The computer uses the output list and the corresponding format specification list to build each line of output in a storage unit called an output buffer before displaying or printing it. When the contents of the buffer are displayed on the screen or printed on paper, the first character is not shown, but is interpreted as a control character, defining the vertical placement of the line. Four control characters are recognised, as shown in Figure 16.
Character Vertical spacing before output Space One line 0 (zero) Two lines 1 New page + No vertical spacing (i.e. Current line is overprinted).
Figure 16: Control characters for vertical spacing
The effect of any other character is not defined, but is usually the same as a space, i.e. output is on the next line.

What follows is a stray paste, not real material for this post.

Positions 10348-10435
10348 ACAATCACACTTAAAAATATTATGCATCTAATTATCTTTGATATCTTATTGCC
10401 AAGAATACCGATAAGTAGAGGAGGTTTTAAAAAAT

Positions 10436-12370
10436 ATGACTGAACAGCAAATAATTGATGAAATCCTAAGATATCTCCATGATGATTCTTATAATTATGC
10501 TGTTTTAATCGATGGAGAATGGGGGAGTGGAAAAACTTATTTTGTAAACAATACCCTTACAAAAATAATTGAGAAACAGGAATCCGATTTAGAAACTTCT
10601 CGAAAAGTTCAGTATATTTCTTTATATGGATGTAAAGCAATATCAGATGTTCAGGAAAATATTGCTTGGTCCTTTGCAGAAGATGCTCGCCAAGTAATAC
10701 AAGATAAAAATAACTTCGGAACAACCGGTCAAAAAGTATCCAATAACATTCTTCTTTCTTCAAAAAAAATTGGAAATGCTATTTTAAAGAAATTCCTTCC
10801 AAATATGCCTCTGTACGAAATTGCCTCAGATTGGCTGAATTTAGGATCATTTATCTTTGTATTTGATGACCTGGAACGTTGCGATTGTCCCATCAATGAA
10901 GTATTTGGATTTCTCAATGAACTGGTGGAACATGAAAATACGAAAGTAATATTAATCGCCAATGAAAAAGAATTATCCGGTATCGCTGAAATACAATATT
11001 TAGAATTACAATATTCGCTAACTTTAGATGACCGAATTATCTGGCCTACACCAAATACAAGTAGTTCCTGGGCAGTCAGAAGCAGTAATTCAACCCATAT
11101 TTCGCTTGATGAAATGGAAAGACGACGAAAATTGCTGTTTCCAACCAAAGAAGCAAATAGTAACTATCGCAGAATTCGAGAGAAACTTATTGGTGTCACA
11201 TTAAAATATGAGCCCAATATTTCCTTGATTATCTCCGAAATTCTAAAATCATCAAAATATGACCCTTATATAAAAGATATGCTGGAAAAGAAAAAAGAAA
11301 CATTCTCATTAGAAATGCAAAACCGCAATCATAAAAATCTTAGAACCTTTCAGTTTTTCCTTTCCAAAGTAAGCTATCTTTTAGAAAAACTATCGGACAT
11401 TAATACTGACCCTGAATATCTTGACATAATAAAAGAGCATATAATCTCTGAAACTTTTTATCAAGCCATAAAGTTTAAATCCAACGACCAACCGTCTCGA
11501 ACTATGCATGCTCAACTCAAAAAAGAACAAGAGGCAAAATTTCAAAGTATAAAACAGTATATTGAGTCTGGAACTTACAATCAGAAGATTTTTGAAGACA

Incorrect output may be obtained if the control character is not taken into account. It is therefore best to use the format specification to insert a control character as the first character in a line, rather than to provide it via the output list. For example:
N = 15 PRINT 10,N 10 FORMAT(1X,I2)
Buffer contents: b15
The initial blank in the buffer is interpreted as a control character, and '15' is printed on the next line. However, if the FORMAT statement were:
the buffer contents would be '15'. On printing, the initial '1' would be interpreted as a control character, and '5' would be printed at the start of the next page.
The following sections describe in more detail the effect of the format descriptors in output statements.